KMS Orion

"As long as there was a war going on anyway, it [sailing an auxiliary cruiser] was the most independent and thus the finest command of all for a naval officer." Captain Kurt Weyher

The raider Orion, also known as Schiff (Ship) 36, was the second to join combat. Orion was originally the freighter Kurmark and built in 1930 by Blohm & Voss. On 6 April 1940, captain Kurt Weyher took his ship out of Kiel to begin the 510-day long cruise. Disguised as the Dutch Beemterdijk, Orion ran into trouble two days later off the Norwegian coast (then thick with naval activities due to both British and German intentions to occupy Norway) when some British destroyers closed in to investigate. Orion posed as the Russian Soviet to slip through the Denmark Strait, and as the Greek Rocos when Weyher caught his first prey on 24 April.
Next he rounded Cape Horn and spent almost two months crossing the vast Pacific. He mined the area between Couvier Island and Australia, and sank four more ships before joining Admiral Eyssen's KMS Komet and a couple supply ships to form the "Far East Squadron" (the first since World War I). The two raiders combed the sea lanes with little success. They then turned to the island of Nauru where much phosphate was gathered for the British. Orion netted a few more victims, while Komet shelled the island.
Orion sank the Australian freighter Triaster on 8 December. Nothing major happened to the ship in the next 120 days. Boredom was the rule of the day, only intervened by constant engine problems and infrequent sightings by aircraft, which forced the men below the steaming deck. On 1 July 1941, Orion met KMS Atlantis and the crews lined the lengths of the ships to give a hip, hip, hurrah.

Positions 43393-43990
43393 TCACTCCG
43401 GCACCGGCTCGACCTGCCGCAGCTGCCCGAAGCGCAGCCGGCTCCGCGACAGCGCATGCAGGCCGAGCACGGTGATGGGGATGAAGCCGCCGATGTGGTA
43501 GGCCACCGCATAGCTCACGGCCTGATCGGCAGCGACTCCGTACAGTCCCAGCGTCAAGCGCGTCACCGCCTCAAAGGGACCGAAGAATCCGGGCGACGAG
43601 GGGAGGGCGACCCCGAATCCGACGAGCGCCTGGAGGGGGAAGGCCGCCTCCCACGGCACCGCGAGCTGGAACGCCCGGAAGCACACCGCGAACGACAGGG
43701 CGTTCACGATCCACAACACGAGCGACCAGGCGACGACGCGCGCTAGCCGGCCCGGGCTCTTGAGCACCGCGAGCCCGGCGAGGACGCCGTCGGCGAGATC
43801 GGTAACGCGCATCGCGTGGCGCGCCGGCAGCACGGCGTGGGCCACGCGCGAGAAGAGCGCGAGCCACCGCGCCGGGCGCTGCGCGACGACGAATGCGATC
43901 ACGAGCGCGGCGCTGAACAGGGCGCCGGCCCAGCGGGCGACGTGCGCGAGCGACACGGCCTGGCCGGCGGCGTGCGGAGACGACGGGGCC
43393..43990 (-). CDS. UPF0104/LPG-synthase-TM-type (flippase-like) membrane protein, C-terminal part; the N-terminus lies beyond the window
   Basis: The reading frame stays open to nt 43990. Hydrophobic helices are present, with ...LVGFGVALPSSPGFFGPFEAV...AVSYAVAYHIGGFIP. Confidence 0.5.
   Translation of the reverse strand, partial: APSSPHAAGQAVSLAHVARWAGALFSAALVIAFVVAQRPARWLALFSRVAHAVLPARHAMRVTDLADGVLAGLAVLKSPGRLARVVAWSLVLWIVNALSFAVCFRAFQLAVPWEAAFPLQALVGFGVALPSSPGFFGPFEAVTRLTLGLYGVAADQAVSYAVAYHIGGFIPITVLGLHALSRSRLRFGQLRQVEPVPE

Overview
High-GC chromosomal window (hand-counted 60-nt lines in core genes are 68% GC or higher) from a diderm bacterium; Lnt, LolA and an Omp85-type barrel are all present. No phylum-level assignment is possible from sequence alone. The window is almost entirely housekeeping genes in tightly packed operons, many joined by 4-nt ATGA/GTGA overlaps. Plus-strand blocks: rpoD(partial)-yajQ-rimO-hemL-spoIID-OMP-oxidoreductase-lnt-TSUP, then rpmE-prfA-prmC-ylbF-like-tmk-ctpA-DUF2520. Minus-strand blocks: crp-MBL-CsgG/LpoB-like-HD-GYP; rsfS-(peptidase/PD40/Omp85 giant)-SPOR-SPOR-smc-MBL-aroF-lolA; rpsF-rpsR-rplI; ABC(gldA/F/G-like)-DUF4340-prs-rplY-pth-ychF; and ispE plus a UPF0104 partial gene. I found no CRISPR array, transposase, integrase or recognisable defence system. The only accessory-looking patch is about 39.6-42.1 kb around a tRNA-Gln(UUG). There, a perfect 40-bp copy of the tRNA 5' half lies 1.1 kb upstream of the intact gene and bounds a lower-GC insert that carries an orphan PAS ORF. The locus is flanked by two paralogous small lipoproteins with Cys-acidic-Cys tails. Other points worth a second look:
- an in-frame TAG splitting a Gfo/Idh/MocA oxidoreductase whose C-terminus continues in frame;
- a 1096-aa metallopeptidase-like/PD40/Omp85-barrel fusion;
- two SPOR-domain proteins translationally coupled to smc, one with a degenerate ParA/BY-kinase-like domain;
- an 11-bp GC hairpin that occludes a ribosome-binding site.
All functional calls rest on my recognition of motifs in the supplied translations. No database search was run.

Otherwise life on board was dull. There was so much work that entertainment didn't quite exist. The food was nothing short of being horrible. In addition to numerous cockroaches, it was discovered that the cooks had once steamed some captured mice until they were quite "good." The most important thing, the mails, were largely uninspiring pen-pal letters from Bund Deucscher Mädchen (Hitler Youth Girls).
Weyher and his men were unpleasantly surprised on 8 May when the seaplane spotted HMS Cornwall, which had just sunk KMS Pinguin 45 miles away. For once the engineers pushed the ship to 13 knots without breaking down.
Finally mechanical problems and fuel shortage (one week of Orion's consumption could propell Atlantis for two months) forced Weyher to withdraw. Weyher sank his last victim on his way home in mid-Atlantic. The faulty engine caused trouble again when the men were so close to France. As if that were not enough, the crew's nerve was tried several more times by aircraft warnings -- caused by German planes. Orion docked in Royan on 23 August 1941, ending a trip of 203,739km, the longest of all raiders. Weyher was awarded a Knight's Cross and said simply, "We did our duty".

Click on one of the thumbnails below to view the full picture.
Technical data and/or diagram of KMS Orion.
An overview of the tactics used by the raiders that led to their enormous success.
A map showing Orion's journey.
Kurt Weyher (right), captain of Orion, with Fritz Steinkrauss.
Orion disguised to represent the Brazilian Mandu.
The neat disguise of Orion's port triple torpedo mounting is checked.
Orion disguised as the Dutch Beemsterdijk.
The Hamburg America Line cargo steamer Kurmark, later to become Orion.
Orion with her plane (behind her stern).

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